I job searched, researched daycare’s for the kids and got back in contact with some of my old friends. The first 4 weeks was the hardest trying to get back into the swing of things, back to the times and way I felt before you. I refused to think about you or us. There were times I wanted to but I would not give into the temptation. You forced me to move on so I did. The next 4 weeks got a little easier; you may have deserted me, yet the pain and emptiness you left me with refused to be so kind.

When the phone rang, I was hesitant to pick it up. So many thought rushed through my head in a matter of 6 seconds. Our life together then, my life now, among other confusing suspicions why you would be calling my phone when we both agreed no contact would be the easiest way for both of us. No friends, not even acquaintances, like we never were or never met.

The tension coming from the phone invaded the room before I even said “Hello”, and I could almost feel the tension coming from the receiver on your end as well. At first, it was casual, asking questions about what each of us were doing now, how the kids were and even the weather as we both avoided the most obvious subject of all……us.

We talked again a few days later with a little more sentiment. The discussion wasn’t as tense as the first. I was the first to say it, you were not the only one to make mistakes, I made them too. We let the responsibilities of work, kids, school, bills and life in general stake a wedge between what was once an unbreakable bond. You admitted you weren’t being fair or rational with your wants and needs while I admitted you weren’t the only one who was being unfair and irrational.

We both lost focus on what was the most important part of our lives……us. Our bond is what held this relationship together, it is our bond that makes the impossible…..possible. We agreed that as long as we pull together when the stakes are stacked against us, we’ll get through it. No matter the obstacle, standing side by side, you and I are strong enough to battle, withstand and conquer anything that life throws at us.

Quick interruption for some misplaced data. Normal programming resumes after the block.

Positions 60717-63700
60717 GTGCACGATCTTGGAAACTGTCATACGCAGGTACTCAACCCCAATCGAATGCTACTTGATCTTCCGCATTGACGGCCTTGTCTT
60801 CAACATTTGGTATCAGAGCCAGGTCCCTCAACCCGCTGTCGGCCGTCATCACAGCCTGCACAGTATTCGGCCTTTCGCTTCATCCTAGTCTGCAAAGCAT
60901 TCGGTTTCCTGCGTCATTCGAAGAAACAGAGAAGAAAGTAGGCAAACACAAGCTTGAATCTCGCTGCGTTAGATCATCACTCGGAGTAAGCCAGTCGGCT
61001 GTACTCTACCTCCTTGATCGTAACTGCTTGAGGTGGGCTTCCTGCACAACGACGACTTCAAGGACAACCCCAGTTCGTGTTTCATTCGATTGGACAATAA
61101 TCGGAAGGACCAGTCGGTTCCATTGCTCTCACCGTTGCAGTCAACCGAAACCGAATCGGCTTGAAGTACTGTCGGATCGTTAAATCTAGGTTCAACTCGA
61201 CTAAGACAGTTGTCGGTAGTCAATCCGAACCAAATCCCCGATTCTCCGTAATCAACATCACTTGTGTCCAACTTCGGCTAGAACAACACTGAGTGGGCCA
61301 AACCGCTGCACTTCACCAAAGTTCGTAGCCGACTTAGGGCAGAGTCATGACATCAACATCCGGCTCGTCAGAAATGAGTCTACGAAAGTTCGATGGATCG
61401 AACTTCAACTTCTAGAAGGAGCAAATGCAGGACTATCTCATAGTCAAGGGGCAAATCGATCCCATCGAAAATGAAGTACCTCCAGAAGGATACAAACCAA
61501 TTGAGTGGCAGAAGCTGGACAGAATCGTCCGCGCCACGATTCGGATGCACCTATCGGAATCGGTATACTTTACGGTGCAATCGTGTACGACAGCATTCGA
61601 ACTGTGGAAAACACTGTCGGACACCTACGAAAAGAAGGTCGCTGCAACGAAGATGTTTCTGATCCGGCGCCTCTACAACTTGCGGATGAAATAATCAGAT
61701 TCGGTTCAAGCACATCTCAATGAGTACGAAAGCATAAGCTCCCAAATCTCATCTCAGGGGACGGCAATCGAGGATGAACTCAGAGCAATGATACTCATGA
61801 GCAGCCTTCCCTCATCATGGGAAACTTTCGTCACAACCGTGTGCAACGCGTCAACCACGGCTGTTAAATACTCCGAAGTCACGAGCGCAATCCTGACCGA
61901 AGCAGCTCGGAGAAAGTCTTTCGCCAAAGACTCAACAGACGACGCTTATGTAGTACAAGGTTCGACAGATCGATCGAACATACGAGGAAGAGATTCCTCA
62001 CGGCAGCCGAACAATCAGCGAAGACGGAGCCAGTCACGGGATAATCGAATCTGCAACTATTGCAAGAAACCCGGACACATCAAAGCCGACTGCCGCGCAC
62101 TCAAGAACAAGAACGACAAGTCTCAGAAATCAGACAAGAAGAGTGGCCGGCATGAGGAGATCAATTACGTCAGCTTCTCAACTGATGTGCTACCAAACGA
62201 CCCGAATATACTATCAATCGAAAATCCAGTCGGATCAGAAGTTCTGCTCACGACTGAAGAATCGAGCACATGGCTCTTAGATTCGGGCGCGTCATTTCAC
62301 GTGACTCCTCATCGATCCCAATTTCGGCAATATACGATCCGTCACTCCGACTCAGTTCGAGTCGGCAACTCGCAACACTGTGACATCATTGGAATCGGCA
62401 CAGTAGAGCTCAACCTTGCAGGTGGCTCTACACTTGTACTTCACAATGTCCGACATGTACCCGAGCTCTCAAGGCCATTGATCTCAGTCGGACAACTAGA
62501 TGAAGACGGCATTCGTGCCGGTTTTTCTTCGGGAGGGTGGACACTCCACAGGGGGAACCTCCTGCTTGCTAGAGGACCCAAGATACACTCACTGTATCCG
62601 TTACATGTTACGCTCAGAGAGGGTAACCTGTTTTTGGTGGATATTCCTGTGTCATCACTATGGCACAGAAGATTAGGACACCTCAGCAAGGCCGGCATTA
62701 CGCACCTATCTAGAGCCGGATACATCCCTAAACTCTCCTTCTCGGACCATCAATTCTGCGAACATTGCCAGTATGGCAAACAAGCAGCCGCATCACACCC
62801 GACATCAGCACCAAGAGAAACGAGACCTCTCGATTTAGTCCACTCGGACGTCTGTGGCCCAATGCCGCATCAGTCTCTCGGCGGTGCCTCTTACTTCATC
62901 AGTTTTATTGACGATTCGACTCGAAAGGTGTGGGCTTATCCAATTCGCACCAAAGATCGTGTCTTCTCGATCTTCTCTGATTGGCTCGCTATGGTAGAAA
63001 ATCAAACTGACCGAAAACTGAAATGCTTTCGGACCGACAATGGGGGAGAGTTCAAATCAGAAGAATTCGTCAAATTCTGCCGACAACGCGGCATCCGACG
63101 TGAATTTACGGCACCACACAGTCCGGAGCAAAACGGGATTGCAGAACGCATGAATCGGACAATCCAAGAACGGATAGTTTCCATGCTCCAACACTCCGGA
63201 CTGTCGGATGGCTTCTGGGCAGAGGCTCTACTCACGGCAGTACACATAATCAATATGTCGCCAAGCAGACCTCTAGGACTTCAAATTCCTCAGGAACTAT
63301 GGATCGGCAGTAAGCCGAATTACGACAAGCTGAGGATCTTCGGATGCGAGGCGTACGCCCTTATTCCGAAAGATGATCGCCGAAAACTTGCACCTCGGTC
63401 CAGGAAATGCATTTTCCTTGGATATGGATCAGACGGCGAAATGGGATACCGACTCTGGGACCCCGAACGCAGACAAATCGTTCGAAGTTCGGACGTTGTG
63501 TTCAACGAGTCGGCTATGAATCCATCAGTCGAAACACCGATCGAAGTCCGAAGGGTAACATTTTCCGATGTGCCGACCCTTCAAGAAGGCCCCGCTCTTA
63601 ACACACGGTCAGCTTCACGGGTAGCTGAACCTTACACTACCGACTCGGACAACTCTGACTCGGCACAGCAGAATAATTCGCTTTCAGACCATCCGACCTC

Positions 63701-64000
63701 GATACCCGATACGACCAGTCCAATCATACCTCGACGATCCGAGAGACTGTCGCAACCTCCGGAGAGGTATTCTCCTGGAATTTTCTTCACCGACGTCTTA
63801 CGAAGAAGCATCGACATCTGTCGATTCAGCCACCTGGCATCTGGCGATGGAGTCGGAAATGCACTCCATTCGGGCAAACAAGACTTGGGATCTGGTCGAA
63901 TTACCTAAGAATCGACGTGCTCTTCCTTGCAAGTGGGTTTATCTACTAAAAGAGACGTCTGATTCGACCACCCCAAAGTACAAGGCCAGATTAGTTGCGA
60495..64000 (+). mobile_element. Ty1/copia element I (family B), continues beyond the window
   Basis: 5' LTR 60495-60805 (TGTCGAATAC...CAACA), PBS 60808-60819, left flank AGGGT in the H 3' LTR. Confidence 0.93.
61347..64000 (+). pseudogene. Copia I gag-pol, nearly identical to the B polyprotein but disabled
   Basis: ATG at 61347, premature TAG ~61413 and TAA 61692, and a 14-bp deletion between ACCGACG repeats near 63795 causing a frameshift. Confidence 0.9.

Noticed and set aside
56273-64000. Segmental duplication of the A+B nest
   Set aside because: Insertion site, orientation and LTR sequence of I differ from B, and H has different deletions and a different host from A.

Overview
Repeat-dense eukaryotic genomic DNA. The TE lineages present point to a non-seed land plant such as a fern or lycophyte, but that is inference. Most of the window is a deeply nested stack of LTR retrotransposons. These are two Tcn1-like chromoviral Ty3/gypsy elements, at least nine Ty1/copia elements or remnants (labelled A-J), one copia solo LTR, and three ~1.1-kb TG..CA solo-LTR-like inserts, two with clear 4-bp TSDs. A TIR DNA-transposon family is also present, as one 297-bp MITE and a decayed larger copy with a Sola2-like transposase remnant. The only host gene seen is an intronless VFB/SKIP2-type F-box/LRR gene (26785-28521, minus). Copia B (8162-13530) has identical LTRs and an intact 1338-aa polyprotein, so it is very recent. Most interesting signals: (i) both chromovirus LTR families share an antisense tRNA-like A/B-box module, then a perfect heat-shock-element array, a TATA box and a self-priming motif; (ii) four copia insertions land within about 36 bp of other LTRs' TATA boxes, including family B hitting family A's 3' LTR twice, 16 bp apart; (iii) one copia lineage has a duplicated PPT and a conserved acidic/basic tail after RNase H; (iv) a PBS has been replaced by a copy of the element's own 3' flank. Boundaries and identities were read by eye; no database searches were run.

We made arrangements to meet up and talk in person about what happened, what went wrong and how to communicate efficiently. I traveled to your house and got out of the car. As I stepped out, the surrounds were familiar to me yet they felt foreign as well. Two months may not sound like a long time, however, when it’s two months with constant sorrow, it feels like much longer. I felt a little out of place as I approached the door. I knocked and could not only see you walking towards the same door I was standing at, but I could feel you moving towards me. (Now it’s about to get mushy for whom ever is reading this).

Things were tense at first, it felt new again and I was nervous. I promised myself I wouldn’t fall back into his arms at the drop of a dime. I was going to stand my ground; pretend I had been doing well during our time of separation. I’ve never had any weaknesses. Nothing that no one could sway me with. We walked downstairs where memories of us still occupied the rooms. The feeling of us was still there, we were very much alive in that area of the house. Looking around the place I could see me and him fixing up the place, I could see the kids running and playing, I could even see him slicing his head on that freakin fuse box that was in the worst place it could possibly be. Then I remembered me cleaning the wound with peroxide while he squirmed and I called him a big puss in fun. Bringing me back from memory lane was the sound of his voice saying the same thing I was thinking and remembering. He said although I was over 60 miles away, I was still there the whole time in that one big room. He said he wouldn’t go into that room because it hurt to feel me there and face the fact that I was gone. He said he could see me there fixing the baby a bottle, I don’t know about how anyone else handles break-ups, separation’s or divorces (whatever you call it, it is the same thing), but the visual memories are the most painful when you let them in.

One thing I realized about losing you and moving on with my life is……….
I can live without you.

But the most important thing that I discovered during my journey is………
I don’t want to!